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felt too much honest pride to throw herself on their charity. She, no doubt, often opened her heart to Ruth on this subject. It must have been a matter of no small anxiety to them both, how they might maintain themselves; and her daughter-in-law was as anxious as she was to use every exertion for their support.
You remember that when they first arrived in the land of Judæa, it was “the beginning of barley harvest.' and now all hands were busy in gathering it in.
Now, there was a wealthy man living in the town of Bethlehem, who farmed a tract of land in the neighbourhood. His name was Boaz; and he seems to have been a man of a kind heart, and of a religious spirit. It was
probably his daily custom to go into his fields, and encourage his labourers, by speaking kindly to them, and showing that he took an interest in their work.
On one of these harvest mornings, Boaz comes into the field as usual. There is something in his words, which at once stamps him as a man of God. And there is something too in the manner of his men, which shows that they loved and respected him. He goes up to the reapers, and greets them with these goodly words, “The Lord be with you;” and they answered him, “The Lord bless thee.”
This was just as it should be. And would it not be well, if this pious and kindly feeling existed more among us? Would it not be well, if employers felt
towards their servants, and servants towards their employers, just as Boaz and his men felt towards each other? Here was nothing of that free and easy manner, which seems to forget that God would have us honour our superiors; but there was a respectful courtesy and affection, which ought to exist between us. Boaz did not forget that his harvesters were men like himself, depending upon God's blessing: neither did they forget that he was their superior and their master.
True religion moulds a man's whole character and manner. It leads him to behave rightly in every condition of life. It makes kind masters and faithful servants. It produces love and harmony among persons of all ranks. And whilst it teaches the rich to be humble,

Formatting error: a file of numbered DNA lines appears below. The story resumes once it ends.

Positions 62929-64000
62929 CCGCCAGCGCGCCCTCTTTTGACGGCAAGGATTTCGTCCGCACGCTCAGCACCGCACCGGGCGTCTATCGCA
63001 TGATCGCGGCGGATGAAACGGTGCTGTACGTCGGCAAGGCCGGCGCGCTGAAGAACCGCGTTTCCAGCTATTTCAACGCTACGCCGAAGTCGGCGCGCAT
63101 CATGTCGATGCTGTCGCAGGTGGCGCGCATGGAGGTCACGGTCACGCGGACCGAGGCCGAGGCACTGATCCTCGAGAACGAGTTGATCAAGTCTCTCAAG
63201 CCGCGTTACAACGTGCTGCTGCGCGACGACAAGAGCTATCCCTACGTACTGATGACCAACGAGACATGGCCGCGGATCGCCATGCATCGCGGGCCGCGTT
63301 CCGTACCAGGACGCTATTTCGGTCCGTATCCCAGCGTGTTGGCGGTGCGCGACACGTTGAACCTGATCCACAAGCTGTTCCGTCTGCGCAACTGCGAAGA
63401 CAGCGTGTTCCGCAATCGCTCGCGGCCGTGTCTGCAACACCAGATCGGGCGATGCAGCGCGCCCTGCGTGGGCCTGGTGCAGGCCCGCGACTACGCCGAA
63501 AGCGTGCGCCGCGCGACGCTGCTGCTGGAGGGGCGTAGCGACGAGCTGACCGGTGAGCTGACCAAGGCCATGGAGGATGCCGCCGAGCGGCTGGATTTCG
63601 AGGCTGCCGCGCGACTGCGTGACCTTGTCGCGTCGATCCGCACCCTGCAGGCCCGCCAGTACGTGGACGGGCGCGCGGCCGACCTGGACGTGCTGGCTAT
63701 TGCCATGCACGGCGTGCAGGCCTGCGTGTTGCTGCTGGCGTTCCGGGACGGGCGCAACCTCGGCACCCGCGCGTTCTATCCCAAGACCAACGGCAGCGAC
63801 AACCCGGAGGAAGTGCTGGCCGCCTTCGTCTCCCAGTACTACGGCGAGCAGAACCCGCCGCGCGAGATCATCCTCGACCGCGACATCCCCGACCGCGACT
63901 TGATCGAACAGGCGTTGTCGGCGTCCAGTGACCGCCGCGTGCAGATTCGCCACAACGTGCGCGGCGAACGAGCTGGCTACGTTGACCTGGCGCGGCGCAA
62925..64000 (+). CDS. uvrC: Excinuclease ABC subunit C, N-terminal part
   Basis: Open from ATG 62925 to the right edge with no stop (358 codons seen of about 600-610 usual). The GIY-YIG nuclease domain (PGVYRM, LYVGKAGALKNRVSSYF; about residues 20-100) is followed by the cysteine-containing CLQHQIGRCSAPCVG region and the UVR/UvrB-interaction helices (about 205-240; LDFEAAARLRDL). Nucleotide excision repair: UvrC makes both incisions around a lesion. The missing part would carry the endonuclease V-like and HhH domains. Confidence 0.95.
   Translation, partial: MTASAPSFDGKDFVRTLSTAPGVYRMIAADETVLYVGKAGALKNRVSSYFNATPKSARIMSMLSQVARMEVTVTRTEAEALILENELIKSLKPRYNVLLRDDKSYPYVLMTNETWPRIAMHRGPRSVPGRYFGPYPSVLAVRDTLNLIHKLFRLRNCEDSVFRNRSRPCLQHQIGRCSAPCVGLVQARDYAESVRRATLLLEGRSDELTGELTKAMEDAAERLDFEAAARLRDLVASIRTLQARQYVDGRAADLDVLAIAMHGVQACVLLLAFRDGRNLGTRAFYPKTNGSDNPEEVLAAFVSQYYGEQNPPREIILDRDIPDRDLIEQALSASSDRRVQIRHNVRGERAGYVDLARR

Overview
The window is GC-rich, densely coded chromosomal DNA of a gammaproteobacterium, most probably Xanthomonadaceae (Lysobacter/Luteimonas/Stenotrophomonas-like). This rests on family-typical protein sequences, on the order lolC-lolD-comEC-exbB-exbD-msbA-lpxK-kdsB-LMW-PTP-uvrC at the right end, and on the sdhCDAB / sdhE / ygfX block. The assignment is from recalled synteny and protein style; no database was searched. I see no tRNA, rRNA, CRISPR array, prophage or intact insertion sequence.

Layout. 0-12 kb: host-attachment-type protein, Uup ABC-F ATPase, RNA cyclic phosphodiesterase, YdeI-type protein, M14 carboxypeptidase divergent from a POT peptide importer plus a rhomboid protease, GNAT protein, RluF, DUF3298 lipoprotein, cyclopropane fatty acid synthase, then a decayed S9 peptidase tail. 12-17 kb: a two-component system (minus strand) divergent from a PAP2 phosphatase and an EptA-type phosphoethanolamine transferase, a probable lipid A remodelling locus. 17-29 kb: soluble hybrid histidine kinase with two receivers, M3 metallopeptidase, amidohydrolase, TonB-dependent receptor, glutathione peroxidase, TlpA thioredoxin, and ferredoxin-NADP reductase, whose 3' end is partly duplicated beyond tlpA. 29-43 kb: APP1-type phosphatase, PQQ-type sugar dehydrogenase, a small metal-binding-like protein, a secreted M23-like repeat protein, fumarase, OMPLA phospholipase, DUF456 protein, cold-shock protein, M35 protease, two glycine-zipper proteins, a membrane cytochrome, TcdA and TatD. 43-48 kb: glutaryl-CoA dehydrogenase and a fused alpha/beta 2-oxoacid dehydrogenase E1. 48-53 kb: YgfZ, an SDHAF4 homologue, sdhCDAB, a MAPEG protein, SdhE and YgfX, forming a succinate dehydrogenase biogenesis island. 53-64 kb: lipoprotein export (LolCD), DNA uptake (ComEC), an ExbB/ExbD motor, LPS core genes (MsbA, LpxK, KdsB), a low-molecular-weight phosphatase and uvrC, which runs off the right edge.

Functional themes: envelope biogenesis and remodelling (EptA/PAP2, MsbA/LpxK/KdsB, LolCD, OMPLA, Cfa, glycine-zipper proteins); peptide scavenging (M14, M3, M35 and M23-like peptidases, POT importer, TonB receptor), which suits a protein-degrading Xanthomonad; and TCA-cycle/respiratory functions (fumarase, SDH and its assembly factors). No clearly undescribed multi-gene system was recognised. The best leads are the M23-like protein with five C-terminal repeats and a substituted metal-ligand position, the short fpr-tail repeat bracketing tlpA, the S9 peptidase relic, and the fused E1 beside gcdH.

it teaches also the poor to be gentle and respectful. Its motto is, “Honour all men, love the brotherhood.”
There must have been some cheerful hearts in that harvest field, where all felt that they had to do with so kind a master. The work was not done grudgingly by them; “not with eye service, as men-pleasers, but as the servants of Christ, doing the will of God from the heart; with good will doing service, as to the Lord and not
There was no working hard just when the master's eye was upon them, and then idling when his back was turned.
No, they felt their labour was a pleasure ; and when their employer came among them, they were glad to see him, and his presence cheered them in their toil.
“The Lord be with you,” “ The Lord bless thee;" these were the words that passed. Ah, how often are those words uttered, when we mean but little by them! When we part with a friend we love, what can we wish him better, than that the Lord should be with him in all his ways, and bless him in all his undertakings? How much is contained in these few short words ! Here is a wish for his body, and for his soul ; a wish that reaches through his present life into that which is eternal. Let us never utter this wish lightly; but let it come from our hearts, and spring from a warm religious feeling within us.
Boaz was well acquainted with his poorer neighbours; and as his eye rested
upon them in the field, he had